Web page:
Evan is an animal-loving, breakdancing, Pokémon-catching, piano-playing eight-year-old boy who loves to eat steak and calamari. He enjoys holiday celebrations with his family and spending summer days by the pool. Evan loves school, but cherishes lazy weekend mornings. Halloween and Christmas are his favourite holidays and just recently he has taken a keen interest in basketball. The final moments of Evan's days are spent reading stories and then singing himself to sleep with whatever top 40 hit is stuck in his head at the time.
In addition to all of this, Evan was born with Epidermolysis Bullosa. To be more specific, he was born with EB Simplex-Dowling Meara (a subtype which has since changed it's name, but basically means he sits on the milder end of the EB spectrum). How does this impact his everyday life? At first, it was his life. His first two months as a newborn were spent in the NICU. For the remainder of his first year our family spent more time changing bandages and brainstorming with medical professionals than introducing our first born to loved ones. It was a scary time with a lot of unanswered questions and constant challenges; but, we can happily say that this has since changed in large part thanks to DEBRA Canada and other families within the EB community.
Evan is pretty much your average eight-year-old with some minor differences.
Evan uses a wheelchair because his type of EB leaves his hands and feet the most sensitive areas of his body. So, although he is able to walk, the pain can sometimes be too much for him to stay on his feet all day. That said, as he gets older, the time he can be on his feet is getting a little longer each day.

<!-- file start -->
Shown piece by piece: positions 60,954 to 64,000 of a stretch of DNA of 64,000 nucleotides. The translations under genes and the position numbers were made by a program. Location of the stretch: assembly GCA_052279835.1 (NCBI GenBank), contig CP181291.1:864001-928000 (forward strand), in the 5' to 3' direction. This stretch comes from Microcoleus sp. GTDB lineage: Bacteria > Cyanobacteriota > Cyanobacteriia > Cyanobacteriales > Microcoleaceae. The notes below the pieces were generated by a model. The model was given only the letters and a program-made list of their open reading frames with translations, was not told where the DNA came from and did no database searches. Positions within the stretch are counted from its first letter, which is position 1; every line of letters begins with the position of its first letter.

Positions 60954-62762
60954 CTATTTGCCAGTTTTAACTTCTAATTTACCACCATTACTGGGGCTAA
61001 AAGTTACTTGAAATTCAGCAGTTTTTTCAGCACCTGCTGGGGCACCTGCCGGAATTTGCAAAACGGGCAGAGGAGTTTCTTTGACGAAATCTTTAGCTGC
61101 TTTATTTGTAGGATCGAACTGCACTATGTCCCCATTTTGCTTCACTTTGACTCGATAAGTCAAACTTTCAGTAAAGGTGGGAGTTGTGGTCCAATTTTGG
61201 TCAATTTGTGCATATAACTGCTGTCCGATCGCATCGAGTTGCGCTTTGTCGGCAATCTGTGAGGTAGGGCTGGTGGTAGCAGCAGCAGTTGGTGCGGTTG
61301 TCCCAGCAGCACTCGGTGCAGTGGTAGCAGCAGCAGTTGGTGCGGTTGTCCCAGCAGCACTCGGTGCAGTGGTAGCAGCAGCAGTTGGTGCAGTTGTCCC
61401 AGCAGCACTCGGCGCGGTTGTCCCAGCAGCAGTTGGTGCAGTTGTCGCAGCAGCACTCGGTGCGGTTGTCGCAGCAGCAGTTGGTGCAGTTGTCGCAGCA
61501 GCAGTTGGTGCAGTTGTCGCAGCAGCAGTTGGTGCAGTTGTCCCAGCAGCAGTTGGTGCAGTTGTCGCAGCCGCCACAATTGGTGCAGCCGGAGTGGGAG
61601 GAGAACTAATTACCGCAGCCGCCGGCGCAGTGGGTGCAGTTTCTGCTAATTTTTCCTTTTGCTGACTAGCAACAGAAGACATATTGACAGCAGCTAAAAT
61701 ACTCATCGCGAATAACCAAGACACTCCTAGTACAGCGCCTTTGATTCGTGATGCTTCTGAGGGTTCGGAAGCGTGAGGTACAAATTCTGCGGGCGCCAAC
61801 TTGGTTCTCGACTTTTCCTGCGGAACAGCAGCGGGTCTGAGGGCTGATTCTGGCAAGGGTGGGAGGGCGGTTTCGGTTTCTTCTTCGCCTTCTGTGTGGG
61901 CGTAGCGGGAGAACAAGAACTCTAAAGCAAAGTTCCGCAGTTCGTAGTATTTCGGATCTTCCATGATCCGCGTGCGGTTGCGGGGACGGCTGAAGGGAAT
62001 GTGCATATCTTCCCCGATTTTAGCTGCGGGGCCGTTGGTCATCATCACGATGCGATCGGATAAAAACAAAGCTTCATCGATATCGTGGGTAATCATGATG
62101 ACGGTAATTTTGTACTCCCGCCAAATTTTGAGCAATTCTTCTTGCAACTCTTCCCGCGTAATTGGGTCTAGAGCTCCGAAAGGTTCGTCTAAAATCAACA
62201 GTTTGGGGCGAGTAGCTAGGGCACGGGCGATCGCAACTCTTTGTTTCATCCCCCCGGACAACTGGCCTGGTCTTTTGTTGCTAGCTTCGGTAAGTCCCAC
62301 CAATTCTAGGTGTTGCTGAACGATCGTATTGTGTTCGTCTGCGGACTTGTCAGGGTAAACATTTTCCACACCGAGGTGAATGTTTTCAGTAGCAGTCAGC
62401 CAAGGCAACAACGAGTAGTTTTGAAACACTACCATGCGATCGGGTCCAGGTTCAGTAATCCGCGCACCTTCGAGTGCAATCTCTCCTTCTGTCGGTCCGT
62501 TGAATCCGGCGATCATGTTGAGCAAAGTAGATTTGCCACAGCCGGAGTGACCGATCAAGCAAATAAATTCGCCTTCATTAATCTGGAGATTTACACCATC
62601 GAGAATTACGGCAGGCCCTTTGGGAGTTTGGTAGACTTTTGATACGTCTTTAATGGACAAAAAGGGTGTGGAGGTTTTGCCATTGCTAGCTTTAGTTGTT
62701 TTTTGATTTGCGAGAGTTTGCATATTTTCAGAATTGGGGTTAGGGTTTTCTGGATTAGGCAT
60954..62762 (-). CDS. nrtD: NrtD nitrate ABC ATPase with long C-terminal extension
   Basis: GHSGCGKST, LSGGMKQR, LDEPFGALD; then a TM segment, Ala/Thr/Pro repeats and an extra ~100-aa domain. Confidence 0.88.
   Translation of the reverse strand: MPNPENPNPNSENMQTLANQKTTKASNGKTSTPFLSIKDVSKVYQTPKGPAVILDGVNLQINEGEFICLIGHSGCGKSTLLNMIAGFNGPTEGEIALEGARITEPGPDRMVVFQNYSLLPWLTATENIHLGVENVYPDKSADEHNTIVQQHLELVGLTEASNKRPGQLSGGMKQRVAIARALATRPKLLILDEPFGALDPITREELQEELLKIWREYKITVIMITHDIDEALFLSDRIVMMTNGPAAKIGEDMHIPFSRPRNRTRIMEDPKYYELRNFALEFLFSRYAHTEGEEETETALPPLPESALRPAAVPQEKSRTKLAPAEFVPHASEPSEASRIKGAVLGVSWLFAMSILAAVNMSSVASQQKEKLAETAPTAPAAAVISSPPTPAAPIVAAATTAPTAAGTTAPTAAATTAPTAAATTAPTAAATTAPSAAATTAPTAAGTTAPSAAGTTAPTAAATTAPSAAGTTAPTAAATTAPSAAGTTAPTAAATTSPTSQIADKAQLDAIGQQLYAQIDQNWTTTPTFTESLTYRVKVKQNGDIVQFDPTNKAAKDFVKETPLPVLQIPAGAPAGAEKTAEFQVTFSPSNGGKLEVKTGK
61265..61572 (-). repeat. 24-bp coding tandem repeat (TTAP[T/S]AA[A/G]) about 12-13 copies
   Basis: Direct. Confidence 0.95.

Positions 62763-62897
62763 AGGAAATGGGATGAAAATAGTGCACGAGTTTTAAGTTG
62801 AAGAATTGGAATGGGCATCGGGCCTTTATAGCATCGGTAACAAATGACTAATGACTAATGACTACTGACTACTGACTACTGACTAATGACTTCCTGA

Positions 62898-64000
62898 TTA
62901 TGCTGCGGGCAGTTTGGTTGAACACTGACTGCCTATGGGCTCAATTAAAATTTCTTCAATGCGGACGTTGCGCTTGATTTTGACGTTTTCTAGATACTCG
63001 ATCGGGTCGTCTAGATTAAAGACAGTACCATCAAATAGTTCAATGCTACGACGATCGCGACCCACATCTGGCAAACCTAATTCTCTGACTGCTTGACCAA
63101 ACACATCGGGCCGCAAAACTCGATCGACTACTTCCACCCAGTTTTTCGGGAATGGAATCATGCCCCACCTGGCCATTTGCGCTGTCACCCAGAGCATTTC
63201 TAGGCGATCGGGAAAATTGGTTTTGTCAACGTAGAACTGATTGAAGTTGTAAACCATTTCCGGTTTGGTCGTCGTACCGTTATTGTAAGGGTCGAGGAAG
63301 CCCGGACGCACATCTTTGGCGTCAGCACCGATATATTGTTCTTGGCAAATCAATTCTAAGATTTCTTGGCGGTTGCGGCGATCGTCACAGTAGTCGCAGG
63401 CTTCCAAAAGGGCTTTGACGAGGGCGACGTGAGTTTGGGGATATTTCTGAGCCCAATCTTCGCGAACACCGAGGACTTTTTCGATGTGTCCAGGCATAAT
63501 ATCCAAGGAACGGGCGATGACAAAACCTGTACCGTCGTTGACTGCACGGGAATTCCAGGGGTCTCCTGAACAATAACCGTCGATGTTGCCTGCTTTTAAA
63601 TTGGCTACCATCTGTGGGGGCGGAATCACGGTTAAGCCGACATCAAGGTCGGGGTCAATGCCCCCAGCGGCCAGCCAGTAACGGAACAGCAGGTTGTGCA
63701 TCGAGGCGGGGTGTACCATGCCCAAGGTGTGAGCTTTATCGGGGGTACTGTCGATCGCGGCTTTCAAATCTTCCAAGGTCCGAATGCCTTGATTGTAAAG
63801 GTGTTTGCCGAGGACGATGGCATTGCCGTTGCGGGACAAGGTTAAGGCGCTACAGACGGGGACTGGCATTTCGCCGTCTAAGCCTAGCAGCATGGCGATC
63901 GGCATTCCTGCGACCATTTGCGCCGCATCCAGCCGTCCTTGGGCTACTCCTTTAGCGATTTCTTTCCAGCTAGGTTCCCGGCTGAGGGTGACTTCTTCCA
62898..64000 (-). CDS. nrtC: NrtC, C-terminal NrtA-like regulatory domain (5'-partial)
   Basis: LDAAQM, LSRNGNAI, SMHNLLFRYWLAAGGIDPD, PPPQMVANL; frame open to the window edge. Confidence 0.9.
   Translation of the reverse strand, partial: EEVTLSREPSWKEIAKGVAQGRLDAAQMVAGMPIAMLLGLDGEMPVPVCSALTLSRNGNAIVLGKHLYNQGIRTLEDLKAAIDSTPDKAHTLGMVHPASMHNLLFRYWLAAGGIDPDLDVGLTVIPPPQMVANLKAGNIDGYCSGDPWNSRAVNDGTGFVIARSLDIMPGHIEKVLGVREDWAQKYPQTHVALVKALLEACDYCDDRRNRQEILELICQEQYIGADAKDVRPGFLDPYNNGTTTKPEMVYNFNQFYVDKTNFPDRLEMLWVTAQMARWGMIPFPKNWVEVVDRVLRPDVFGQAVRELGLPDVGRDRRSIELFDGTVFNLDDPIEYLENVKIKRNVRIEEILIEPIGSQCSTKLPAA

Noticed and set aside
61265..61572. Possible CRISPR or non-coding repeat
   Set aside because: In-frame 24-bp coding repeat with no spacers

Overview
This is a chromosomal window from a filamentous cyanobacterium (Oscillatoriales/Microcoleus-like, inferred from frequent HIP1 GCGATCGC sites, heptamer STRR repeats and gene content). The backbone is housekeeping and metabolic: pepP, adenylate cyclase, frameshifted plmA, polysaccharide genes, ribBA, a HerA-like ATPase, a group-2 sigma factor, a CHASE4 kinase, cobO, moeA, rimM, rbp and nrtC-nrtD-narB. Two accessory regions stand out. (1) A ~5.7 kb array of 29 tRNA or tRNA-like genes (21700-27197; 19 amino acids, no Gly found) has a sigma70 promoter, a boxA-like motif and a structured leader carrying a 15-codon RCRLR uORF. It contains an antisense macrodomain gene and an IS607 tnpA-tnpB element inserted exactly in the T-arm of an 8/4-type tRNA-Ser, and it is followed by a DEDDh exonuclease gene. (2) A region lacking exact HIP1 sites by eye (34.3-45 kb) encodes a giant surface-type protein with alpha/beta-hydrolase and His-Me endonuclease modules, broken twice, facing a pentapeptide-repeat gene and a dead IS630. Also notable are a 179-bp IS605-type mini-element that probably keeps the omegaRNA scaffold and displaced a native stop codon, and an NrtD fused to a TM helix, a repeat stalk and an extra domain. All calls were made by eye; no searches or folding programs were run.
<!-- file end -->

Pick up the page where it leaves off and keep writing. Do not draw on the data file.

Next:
He uses nitrous oxide for pain management. Skin care in our home is not as extensive as others, but it is painful nonetheless. We struggled for years to find interventions that worked for Evan, both medical and behavioral. We met more often with our pain team than any other specialists, as it was the one aspect of EB that we never really had in our control. About a year ago that changed, and we could not be more thankful.
Evan has a g-tube. Evan had surgery at one month old to put a feeding tube in his stomach because “butterfly children” are constantly healing and need to take in far more calories than their peers. This tube allows us to supplement his daily oral intake with overnight feedings.
He is allowed a scribe in grade 2. As writing expectations become more demanding, this year Evan will be trained to use an iPad/computer to assist him, and in the meantime, can ask to have someone scribe for him. That said, he has only ever asked for this service once and he is determined to do it on his own, even if it means a couple more finger blisters at the end of the day.
So this is Evan. He is a young boy, who although we try to keep as young as possible, has had to face some pretty adult challenges; physically, socially and mentally. But like all of those that I have met with EB, he faces each challenge with a brave face and a full heart. Thank you to DEBRA Canada for sharing his story and to you, the reader, for taking the time to get to know Evan.